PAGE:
Here’s a cool pro tip: you can actually add objects to the Normal state instead of adding them to your slide! There are many situations where this technique can be useful. For example, if you’d like to create a custom button by combining several objects, you’ll want to add the secondary objects to the Normal state instead of grouping them, because states can’t be added to a group of objects.
To add objects to the Normal state, simply select an object, open the States panel, click on Edit States, select Normal, and insert the objects, as shown in the GIF below:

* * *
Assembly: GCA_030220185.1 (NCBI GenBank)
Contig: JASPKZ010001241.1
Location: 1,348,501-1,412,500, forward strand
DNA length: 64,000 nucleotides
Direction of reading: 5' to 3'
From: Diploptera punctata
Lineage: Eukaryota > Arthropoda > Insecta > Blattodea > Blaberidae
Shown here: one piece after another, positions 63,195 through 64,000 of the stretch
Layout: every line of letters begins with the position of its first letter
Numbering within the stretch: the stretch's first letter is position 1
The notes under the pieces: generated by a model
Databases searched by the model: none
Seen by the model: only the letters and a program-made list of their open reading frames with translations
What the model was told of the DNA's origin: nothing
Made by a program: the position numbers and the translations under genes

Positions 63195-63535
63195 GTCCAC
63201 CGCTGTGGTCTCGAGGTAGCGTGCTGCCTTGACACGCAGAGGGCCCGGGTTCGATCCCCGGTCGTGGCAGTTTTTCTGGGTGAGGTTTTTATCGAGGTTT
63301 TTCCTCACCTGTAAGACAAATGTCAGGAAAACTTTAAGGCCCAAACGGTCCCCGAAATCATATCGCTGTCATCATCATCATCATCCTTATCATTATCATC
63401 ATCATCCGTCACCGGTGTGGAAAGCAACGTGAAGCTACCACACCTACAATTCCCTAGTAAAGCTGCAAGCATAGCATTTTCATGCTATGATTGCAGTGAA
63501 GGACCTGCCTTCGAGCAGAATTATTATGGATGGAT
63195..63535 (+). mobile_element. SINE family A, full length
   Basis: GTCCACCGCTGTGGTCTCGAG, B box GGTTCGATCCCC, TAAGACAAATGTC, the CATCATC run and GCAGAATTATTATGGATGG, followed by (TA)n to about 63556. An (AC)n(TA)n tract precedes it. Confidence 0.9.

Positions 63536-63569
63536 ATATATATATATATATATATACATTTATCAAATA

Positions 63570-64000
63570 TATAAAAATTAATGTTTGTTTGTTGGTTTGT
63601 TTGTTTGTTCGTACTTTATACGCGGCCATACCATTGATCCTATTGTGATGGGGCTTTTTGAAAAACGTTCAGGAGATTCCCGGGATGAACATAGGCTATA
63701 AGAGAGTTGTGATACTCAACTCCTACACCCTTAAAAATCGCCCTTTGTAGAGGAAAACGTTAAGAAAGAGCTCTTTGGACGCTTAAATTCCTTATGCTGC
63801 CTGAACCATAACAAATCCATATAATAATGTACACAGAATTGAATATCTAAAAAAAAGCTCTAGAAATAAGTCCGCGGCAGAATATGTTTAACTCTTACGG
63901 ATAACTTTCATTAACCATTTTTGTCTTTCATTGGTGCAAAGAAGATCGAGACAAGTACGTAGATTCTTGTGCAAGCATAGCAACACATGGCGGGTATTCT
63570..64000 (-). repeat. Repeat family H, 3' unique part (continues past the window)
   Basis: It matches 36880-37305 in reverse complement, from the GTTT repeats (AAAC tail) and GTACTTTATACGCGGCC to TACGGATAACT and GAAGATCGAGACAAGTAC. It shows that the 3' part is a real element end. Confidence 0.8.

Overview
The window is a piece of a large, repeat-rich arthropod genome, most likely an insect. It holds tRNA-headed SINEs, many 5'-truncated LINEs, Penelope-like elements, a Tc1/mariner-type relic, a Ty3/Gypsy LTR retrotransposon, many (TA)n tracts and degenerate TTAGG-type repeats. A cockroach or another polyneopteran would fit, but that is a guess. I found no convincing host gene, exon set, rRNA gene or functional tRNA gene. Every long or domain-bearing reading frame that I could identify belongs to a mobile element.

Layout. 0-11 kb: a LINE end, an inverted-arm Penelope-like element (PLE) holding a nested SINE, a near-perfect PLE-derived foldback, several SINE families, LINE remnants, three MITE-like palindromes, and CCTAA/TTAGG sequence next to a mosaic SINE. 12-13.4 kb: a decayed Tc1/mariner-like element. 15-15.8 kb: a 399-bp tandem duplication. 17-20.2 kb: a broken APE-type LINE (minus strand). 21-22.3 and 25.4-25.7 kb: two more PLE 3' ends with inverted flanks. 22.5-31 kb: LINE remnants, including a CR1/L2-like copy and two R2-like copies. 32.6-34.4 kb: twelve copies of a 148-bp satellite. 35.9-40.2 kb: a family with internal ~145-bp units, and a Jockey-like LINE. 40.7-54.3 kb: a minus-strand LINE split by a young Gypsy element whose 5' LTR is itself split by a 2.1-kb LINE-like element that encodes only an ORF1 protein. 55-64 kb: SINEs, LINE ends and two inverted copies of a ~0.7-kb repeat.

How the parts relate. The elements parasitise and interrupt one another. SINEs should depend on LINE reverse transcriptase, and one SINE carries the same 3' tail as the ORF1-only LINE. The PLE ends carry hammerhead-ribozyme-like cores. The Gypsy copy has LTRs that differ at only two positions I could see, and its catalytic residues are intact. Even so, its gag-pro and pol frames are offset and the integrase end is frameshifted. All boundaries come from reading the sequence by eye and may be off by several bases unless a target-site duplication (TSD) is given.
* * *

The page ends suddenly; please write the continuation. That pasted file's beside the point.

As you can see, adding the icon to the Normal state instead of adding it to the slide itself allows you to interact with both the rectangle and the icon as if they were a single object. From here, you can add whatever other states you’d like! Speaking of, let’s take a look at the next prebuilt state.
This is what an object looks like when a learner moves their mouse over it. Adding a Hover state is a great way to signal to learners that an object is clickable.
It’s up to you what formatting you apply to an object. Here’s an example of a Hover state that simply changes the fill color to a lighter shade of blue:
The Down state appears when the learner is actively clicking on an object. This signals to the learner that their action is working. As always, the design of this state is your call. In the example below, the Down state simply changes the fill color to a darker shade of blue: